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Strengthening Cooperation between National Commissions for UNESCO and International/Intergovernmental Scientific Programmes

Findings of the Workshop

The following findings complement the recommendations of the Framework Action Plan. They have been derived from the presentations and discussions during the work-shop. While it is believed that among the workshop participants these points are uncon-troversial, it has to be emphasized that no formal agreement has been established on these.

About the ISPs on a regional/inter-regional level

  • The ISPs have a key role in facilitating and strengthening regional and inter-regional scientific collaboration. They fulfil their core tasks in a very efficient way and therefore they should be maintained and be equipped with sufficient means to fulfil their tasks.
  • The message that UNESCO is not a funding agency for science has to be delivered more coherently. However, the success of programmes such as the IGCP, which has made an important contribution to international geo-scientific collaboration with extremely limited funds, shows that the provision of small-scale funding has an important impact.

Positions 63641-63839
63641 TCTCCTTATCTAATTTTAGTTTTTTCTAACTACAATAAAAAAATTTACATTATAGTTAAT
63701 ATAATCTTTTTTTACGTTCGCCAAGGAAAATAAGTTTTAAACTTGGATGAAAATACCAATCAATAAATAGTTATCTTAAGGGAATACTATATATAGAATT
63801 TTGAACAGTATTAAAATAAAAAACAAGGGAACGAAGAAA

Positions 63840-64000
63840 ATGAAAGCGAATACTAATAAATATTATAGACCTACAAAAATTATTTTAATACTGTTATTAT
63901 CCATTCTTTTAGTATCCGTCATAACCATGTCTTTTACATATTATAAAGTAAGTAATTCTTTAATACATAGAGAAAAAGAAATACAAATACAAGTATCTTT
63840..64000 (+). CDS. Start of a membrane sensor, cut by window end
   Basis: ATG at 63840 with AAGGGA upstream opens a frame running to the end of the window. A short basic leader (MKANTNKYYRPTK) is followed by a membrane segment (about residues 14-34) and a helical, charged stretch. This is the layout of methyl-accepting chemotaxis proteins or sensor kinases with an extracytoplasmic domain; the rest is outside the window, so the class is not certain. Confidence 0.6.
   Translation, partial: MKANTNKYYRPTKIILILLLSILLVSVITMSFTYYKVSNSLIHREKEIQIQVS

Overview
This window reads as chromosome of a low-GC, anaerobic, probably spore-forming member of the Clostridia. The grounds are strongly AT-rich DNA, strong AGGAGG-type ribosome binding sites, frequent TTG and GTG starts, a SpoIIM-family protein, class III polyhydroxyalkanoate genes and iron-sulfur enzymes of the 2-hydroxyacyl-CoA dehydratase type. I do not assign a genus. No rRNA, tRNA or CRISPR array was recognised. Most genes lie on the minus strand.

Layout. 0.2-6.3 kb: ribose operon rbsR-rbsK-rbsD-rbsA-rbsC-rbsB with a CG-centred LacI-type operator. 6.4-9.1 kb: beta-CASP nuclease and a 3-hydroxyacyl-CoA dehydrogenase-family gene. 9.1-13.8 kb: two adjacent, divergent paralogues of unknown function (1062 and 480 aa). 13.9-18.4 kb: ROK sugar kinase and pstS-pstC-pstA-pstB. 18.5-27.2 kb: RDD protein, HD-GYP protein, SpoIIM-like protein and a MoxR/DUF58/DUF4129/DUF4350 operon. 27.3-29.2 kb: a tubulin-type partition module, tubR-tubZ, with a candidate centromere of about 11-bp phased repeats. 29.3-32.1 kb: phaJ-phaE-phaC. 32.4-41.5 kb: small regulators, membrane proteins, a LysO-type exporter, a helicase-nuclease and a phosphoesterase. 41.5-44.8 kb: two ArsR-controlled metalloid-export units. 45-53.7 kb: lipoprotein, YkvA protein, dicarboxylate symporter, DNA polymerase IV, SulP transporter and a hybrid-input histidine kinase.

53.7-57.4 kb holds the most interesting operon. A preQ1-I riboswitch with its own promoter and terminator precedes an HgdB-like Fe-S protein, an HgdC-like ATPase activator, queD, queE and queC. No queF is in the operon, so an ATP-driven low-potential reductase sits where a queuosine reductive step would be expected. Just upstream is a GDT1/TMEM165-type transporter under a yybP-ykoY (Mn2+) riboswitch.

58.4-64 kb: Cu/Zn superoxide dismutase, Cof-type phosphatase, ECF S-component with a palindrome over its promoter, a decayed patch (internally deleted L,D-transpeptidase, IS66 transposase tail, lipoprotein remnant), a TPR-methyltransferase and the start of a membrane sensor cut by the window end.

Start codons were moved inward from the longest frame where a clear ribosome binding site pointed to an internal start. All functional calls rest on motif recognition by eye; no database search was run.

• As a rule, the ISPs respond to regional and inter-regional requirements, not to na-tional needs. Thus, in different regions programme implementation of the ISPs may assume very different shapes.
  • The high degree of decentralization (roughly 50% of UNESCO's budget) is a response to this issue and has to be taken into account when evaluating the ISPs. Decentralization creates new possibilities for obtaining new funding for programme implementation and for increasing synergies. However, decentralization needs to be carried out carefully to ensure the accountability of the ISPs and to maintain steer-ing capacity of the ISP's governing bodies.
  • New approaches on the regional level, such as the proposal of regional scientific boards for the IBSP, or the MOST regional forums of social development ministers, appear very promising. - In the light of the decreasing number of natural sciences students world-wide, the issue of science education at UNESCO should be treated in a greatly more strategic and coherent manner: activities are too scattered between the sectors and divisions.